They're called the "energy willows."
Fast-growing willow trees are being planted at old coal pits in Bosnia and Serbia.
They're able grow up to one inch a day,
and can be burned alongside coal in thermo-power plants.
To help the Balkan countries transition to cleaner energy.
We are in Tuzla, a northern town in Bosnia where the country's power utility Elektroprivreda has its largest coal mine.
Only three of its original 12 pits are still in operation.
At the decommissioned pits, around 50 former miners planted the first willow trees in May.
Jasmin Brkic is the technical lead on the willow-planting project:
"In this area, a pilot project of thermal willow or Swedish willow plantations was made on one hectare of land with the goal of improving the air quality or reducing the emission of harmful gases emitted from the thermal power plant which is using coal, lignite."
"14,000 seedlings have been planted on one hectare, so for this part that we will plant now in autumn, we need about 140,000 seedlings, which we will import from Sweden."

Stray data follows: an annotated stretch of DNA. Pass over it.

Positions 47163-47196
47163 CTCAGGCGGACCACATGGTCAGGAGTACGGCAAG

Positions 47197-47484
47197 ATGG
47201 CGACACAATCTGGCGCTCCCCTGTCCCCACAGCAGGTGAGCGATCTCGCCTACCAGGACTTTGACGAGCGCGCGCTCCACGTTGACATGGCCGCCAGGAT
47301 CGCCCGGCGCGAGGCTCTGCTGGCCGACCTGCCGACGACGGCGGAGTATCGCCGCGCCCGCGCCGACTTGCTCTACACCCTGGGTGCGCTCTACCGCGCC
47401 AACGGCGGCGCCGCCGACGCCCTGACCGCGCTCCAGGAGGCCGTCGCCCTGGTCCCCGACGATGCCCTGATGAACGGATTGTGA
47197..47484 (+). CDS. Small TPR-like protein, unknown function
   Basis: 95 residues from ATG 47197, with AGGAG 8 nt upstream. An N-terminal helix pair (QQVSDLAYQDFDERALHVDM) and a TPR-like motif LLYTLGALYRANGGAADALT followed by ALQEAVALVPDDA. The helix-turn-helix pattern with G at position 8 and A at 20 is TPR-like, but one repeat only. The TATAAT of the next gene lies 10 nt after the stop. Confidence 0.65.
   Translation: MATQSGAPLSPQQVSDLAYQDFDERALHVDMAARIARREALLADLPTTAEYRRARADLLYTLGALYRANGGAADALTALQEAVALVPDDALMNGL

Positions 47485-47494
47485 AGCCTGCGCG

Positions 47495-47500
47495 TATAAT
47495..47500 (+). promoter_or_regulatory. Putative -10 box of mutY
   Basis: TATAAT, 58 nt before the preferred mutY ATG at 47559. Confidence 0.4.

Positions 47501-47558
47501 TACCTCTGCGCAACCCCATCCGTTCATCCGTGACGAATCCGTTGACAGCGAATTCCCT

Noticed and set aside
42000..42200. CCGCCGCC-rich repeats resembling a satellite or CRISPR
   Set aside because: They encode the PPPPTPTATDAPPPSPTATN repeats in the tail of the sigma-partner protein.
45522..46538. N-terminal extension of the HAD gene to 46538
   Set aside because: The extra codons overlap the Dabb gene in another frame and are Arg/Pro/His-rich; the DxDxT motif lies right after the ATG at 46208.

The first harvest is expected in three years.
The trees are known as "energy willows" because their heat value is greater than brown coal or lignite - typical energy sources in Bosnia and neighboring Serbia.
The two Balkan countries do not plan to exit coal until 2050.
Serbia currently still generates two thirds of its electricity in ageing coal-fired power plants.
And some experts say the willow tree project is not a sustainable model to transition from coal to green energy.
Denis Zisko is the program coordinator at Tuzla center for ecology and energy.
"The problem I have with what is happening at the moment is that it is an attempt by the power industry to continue burning coal as an energy source, using the justification that it will mix renewable energy sources with that coal and thus contribute to reducing CO2 emissions. It is about prolonging the use of coal as an energy source, which is still not a sustainable model of energy transition."
"We need to stop looking for excuses to continue burning coal and work on serious strategies for the transition to renewable and sustainable energy sources."